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Posts Tagged ‘White House’

Yes, The White House Is Full of Sci-Fi Nerds

The press, which happens to consist of a bunch of nerds, gave President Obama a bit of flack today for supposedly confusing the Star Wars “Jedi Mind Trick” with the Star Trek “Vulcan Mind Meld”, thereby creating the “Jedi Mind Meld” meme during a speech on some extremely important topic that we’d rather not think about right now. But the White House communications team was more than ready:

Hey Oreo, looks like the folks in government know a thing or two about “real-time marketing”. And yes, the “mind meld” URL does link to a page detailing the President’s deficit reduction plan. The team may not have been as quick on the draw as Han Solo or the cookie guys, but they did paint their sci-fi critics as “a bunch of stuck up, half-witted, scruffy-looking Nerf herders.”

ASGK Acquires Plesser Holland

ASGK Public Strategies

ASGK Public Strategies, founded by former White House advisor David Axelrod and Eric Sedler, has acquired most of Plesser Holland Associates. New York-based boutique Plesser Holland was founded by former Rubenstein exec Andy Plesser in 1992. Plesser’s longtime right hand Kent Holland became a partner in 2005.

Plesser launched a video blog and consultancy called Beet.tv in 2006, while Holland relocated to Washington, DC to focus on the core PR offerings for existing clients in the higher education, financial services and technology sectors.

ASGK  Managing Partner Eric Sedler said, “Kent’s exceptional media relations skills and client base were very attractive to us. We saw lots areas where Kent could enhance our firm’s work.”

The terms of the deal are undisclosed. Holland becomes Managing Director; he will continue to manage the accounts absorbed by ASGK including CNET, the Villanova School of Business, and Butler University.

(Disclosure: The author was employed by Plesser Holland from 2000-2006.)

Mayors Against Illegal Guns Launches ‘Demand a Plan’ Campaign

Mayors Against Illegal GunsThe social advocacy organization Mayors Against Illegal Guns, co-chaired by New York City Mayor Michael Bloomberg and Boston Mayor Thomas M. Meninio, has launched a new PR campaign via social media in an effort to push American politicians to pass gun control legislation. The group also released a petition this week urging Americans to “join more than 750 mayors and 750,000 grassroots supporters to demand that President Obama and Congress step forward with a plan to end gun violence” on a national level.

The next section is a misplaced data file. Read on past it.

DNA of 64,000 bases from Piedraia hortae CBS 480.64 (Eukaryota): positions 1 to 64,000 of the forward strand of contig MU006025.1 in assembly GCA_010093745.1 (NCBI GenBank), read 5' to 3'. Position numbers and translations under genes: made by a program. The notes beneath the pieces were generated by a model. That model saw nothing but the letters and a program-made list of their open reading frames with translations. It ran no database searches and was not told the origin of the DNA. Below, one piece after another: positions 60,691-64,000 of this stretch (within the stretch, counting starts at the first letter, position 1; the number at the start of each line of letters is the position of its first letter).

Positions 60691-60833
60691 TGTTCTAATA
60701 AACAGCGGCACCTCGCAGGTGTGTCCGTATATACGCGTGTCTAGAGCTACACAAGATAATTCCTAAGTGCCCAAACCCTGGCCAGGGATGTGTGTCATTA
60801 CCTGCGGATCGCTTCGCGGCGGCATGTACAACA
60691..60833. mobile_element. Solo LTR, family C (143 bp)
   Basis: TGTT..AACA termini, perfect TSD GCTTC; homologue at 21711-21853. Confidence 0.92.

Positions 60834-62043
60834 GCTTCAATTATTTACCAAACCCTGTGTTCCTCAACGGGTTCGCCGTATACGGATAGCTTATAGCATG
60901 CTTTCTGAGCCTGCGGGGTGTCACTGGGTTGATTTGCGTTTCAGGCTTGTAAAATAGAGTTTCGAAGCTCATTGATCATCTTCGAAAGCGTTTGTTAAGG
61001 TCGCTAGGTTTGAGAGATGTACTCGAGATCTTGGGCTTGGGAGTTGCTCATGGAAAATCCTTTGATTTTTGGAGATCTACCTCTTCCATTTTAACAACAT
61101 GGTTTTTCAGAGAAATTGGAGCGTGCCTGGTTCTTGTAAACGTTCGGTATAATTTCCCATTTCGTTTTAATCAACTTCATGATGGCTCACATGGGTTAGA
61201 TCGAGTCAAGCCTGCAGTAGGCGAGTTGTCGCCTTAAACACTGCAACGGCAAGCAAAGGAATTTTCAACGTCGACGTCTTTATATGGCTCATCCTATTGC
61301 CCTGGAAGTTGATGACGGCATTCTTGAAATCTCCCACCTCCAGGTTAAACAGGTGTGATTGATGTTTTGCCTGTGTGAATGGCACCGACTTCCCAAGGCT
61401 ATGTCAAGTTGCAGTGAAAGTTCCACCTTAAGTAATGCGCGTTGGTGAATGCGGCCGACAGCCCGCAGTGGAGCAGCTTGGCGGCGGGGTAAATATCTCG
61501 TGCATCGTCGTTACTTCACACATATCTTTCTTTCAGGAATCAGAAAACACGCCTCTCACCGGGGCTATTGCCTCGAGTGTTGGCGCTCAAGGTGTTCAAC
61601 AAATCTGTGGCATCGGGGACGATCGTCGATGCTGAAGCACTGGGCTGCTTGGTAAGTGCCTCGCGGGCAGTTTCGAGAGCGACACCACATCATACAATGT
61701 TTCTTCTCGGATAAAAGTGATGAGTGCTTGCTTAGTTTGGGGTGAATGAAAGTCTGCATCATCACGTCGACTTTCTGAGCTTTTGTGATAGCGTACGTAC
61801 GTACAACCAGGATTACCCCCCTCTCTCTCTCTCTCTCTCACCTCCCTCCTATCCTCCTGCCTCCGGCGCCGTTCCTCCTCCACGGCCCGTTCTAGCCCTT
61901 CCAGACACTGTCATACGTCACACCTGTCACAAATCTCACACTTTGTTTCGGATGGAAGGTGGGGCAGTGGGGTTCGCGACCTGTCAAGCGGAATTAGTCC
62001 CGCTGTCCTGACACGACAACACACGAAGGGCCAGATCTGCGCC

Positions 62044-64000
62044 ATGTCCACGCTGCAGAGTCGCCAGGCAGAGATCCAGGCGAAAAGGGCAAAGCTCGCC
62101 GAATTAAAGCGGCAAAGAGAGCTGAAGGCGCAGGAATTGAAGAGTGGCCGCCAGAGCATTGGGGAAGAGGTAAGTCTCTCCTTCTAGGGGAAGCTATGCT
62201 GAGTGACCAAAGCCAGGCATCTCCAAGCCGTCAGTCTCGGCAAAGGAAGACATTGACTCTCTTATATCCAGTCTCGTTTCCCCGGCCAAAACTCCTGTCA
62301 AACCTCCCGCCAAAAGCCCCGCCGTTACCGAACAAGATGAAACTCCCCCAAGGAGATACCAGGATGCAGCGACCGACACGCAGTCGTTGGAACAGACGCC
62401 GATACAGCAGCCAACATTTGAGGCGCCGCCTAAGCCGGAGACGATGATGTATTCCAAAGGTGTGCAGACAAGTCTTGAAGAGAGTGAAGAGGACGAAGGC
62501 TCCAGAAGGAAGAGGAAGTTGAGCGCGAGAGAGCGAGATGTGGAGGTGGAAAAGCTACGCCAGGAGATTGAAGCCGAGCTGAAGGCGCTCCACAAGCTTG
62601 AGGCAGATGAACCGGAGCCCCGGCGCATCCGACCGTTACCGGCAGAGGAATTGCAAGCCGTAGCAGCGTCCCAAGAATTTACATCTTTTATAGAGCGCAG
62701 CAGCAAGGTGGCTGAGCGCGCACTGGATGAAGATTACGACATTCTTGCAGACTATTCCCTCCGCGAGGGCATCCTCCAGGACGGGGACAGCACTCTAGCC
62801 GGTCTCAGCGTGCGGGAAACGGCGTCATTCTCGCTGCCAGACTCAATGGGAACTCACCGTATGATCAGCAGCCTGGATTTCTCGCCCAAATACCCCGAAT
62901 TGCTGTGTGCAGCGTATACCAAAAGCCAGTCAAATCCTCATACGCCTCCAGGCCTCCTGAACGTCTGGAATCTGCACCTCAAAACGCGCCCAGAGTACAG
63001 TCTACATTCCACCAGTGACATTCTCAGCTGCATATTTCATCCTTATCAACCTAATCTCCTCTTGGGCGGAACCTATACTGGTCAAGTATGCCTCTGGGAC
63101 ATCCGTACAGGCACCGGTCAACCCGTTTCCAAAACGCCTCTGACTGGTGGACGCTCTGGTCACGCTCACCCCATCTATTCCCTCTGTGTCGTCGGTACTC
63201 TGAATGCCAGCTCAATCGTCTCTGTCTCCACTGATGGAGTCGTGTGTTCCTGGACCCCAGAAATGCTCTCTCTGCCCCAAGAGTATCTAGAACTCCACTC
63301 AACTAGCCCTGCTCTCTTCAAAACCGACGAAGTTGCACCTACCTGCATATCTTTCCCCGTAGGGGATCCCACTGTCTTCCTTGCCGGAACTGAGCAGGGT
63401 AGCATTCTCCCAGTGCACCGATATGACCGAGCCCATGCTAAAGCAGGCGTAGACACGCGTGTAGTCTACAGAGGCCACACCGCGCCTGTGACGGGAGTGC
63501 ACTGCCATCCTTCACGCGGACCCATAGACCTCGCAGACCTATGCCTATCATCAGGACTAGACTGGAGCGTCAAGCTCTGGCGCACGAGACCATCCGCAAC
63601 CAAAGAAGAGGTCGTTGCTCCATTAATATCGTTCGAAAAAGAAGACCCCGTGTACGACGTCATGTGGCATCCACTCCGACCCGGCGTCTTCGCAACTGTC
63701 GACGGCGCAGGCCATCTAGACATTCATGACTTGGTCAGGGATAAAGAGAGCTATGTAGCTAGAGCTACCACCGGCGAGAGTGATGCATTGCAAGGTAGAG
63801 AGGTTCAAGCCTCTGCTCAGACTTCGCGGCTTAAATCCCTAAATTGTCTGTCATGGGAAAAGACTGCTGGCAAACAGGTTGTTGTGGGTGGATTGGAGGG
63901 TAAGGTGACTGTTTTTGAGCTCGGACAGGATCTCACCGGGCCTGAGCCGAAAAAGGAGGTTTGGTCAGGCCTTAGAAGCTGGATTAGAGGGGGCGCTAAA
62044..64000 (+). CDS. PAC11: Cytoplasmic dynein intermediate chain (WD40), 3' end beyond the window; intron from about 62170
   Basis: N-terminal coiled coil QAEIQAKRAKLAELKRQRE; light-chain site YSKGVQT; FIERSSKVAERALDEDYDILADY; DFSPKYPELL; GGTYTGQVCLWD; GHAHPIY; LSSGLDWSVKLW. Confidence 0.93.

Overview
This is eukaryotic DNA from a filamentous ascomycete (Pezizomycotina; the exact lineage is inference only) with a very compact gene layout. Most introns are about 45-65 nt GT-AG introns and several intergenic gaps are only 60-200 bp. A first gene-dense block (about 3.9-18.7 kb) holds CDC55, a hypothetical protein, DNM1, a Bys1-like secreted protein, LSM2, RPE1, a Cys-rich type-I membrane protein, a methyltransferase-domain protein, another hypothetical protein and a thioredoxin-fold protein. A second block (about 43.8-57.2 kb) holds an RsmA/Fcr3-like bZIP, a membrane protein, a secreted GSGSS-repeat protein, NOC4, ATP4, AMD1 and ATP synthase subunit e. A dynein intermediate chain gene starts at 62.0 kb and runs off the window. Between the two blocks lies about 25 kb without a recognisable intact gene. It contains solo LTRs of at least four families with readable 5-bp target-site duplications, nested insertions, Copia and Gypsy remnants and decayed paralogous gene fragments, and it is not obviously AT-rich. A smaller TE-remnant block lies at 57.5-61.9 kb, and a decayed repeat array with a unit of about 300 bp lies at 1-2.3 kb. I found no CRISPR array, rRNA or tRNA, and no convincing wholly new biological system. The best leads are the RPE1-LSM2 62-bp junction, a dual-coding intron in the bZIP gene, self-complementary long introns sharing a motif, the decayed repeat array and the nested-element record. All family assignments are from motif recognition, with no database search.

The three main objectives of the Demand a Plan campaign are:

  1. Require a criminal background check for every gun sold in America
  2. Ban assault weapons and high-capacity magazines
  3. Make gun trafficking a federal crime, including real penalties for “straw purchasers”

Like most modern advocacy campaigns, this one gets creative with social media:

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Quotation Approval: PR No-No or Standard Practice?

Media personalities have made a bit of hay this week over the fact that the White House requested and received the right to review and approve of all the quotes that appeared in Michael Lewis’s upcoming Vanity Fair article on the president and his team.

Sounds like a media scandal, right? Well, not really. According to The New York Times columnist David Carr, quote approval is nothing but standard operating procedure–and it’s hardly limited to the world of politics. Subjects ranging from Wall Street super-bank CEOs to Silicon Valley tech pioneers and even startup managers have grown used to getting their way when it comes to press coverage. According to Carr and his colleagues, key contacts now expect “the kind of consideration that would have been unthinkable 20 years ago.”

In other words, journalists may have trouble accessing important figures unless they agree to this new kind of relationship, quotation approval rights and all. The practice may clash with classic journalistic ethics, but it’s part of the media landscape now. The Times claims that it will begin pushing back harder against this sort of behavior among its reporters, but from where we sit it looks a whole lot like everyday SOP.

We can only assume that this practice occurs at all levels of the PR industry. When does it become an ethical problem?

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It’s Official: Rahm Emanuel Does NOT Like Nickelback

In a moment of clarity crucial to our nation’s past, present and future, a spokesperson for Chicago mayor Rahm Emanuel (you know, Ari Gold’s brother) stated that the former representative and White House Chief of Staff does not, in fact, enjoy the musical stylings of Canadian pomp rock kings Nickelback–despite nasty rumors to the contrary.

A tenth-grade math teacher protesting Emanuel’s current standoff with Chicago-area teachers got a little creative with his signage this week by outing Rahm as a secret Nickelback fan, but the mayor’s spokeswoman Tarrah Cooper responded to area blog RedEye’s request for clarification with a single word: “No.”